Is not the cup of thanksgiving for which we give thanks a participation in the blood of Christ? And is not the bread that we break a participation in the body of Christ? Because there is one loaf, we, who are many, are one body, for we all partake of the one loaf. 1 Corinthians 10:16-17 (NIV)
There is only one loaf, and we who are many, make up one body. Ephesians 4:4-6 says, “There is one body, and one Spirit, even as ye are called in one hope of your calling; One Lord, one faith, one baptism, One God and Father of all, who is above all, and through all, and in you all.”
God sustained the Children of Israel for forty years with manna – bread from heaven and none was sick among them. It was when they heard the complaining of the mixed multitude that they began to lust for the things they had during their years of bondage. Are you still feasting on the bread of life? Is that enough to sustain you or have you given in and gone along with the cries of the mixed multitude? We have to watch our company. You see the mixed multitude were not God’s people and God didn’t become incensed when they complained, only when HIS children complained. You see that mixed multitude was undoubtedly tired of being oppressed in Egypt and while they probably had not come to believe in the God of Israel, what they did come to know was God had shown Himself more powerful than the gods of the Egyptians. They wanted the benefit of the things of the Children of Israel’s God, but lusted for more than the Bread of Life. They had all been delivered out of Egypt, but Egypt was still in them.
What are you desiring; what are you lusting after? Are you satisfied with the Bread of Life? All that is in the world is lust of the flesh, lust of the eyes and pride of life and those things are not of our Heavenly Father. The manna — that heavenly bread — which kept the Children contented, filled and healthy, was no longer enough? Let’s be careful to examine ourselves and not follow in the path of the Children of Israel who lusted, murmured and complained like the mixed multitude. This is one reason why observing Communion – and doing so often — is vitally important for God’s children. I Corinthians 11:27-29 says, “Therefore whoever eats the bread or drinks the cup of the Lord in an unworthy manner, shall be guilty of the body and the blood of the Lord. But a man must examine himself, and in so doing he is to eat of the bread and drink of the cup. For he who eats and drinks, eats and drinks judgment to himself if he does not judge the body rightly.” The Word says this is why many are weak and ill, and some have died. God gave the Children of Israel what they lusted after. All those who died, the Children of Israel and the mixed multitude, ate themselves out of the Promise Land; let’s not do likewise. Jesus says in John 6:35: “I am the bread of life; whoever comes to me shall not hunger, and whoever believes in me shall never thirst.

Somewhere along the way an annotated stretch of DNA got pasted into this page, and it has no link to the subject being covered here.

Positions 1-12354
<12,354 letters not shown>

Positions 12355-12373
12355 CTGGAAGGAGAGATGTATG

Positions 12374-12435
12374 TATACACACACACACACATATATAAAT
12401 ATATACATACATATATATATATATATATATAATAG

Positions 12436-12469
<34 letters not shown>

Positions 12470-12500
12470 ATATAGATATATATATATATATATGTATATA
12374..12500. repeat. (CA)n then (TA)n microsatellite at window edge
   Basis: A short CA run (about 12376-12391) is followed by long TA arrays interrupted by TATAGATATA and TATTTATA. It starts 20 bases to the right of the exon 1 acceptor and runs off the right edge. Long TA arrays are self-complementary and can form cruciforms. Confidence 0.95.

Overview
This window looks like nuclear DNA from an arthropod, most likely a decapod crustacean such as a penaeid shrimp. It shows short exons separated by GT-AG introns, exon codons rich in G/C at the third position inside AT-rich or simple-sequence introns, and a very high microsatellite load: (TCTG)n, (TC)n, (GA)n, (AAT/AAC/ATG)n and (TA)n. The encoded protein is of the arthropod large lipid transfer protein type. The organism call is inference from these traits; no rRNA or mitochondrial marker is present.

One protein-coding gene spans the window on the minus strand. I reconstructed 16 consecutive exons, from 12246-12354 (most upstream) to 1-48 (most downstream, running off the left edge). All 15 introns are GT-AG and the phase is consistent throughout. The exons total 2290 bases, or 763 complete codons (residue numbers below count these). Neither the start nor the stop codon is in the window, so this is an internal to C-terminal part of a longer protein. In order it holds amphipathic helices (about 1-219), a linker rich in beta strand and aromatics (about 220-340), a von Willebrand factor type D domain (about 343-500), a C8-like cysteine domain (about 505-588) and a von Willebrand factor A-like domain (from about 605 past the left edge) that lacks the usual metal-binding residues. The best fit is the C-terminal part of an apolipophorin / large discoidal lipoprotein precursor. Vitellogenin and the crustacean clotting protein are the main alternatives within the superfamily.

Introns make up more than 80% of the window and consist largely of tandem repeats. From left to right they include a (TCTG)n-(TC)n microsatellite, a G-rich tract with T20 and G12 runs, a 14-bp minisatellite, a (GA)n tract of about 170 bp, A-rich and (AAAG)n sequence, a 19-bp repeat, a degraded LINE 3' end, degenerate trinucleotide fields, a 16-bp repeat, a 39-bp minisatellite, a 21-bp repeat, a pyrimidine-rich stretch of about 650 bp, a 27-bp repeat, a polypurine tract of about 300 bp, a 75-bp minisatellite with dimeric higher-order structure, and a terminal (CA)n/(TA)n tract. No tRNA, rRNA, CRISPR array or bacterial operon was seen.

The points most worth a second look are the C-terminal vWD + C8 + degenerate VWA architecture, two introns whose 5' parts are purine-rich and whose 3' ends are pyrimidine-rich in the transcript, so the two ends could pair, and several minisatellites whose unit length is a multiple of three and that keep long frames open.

Lord, it is the pure in heart that shall see God. I ask that You create in us a clean heart and renew a right spirit within us. Give us this day our daily bread. Amen. Amen!
Belinda Powell, © February 2014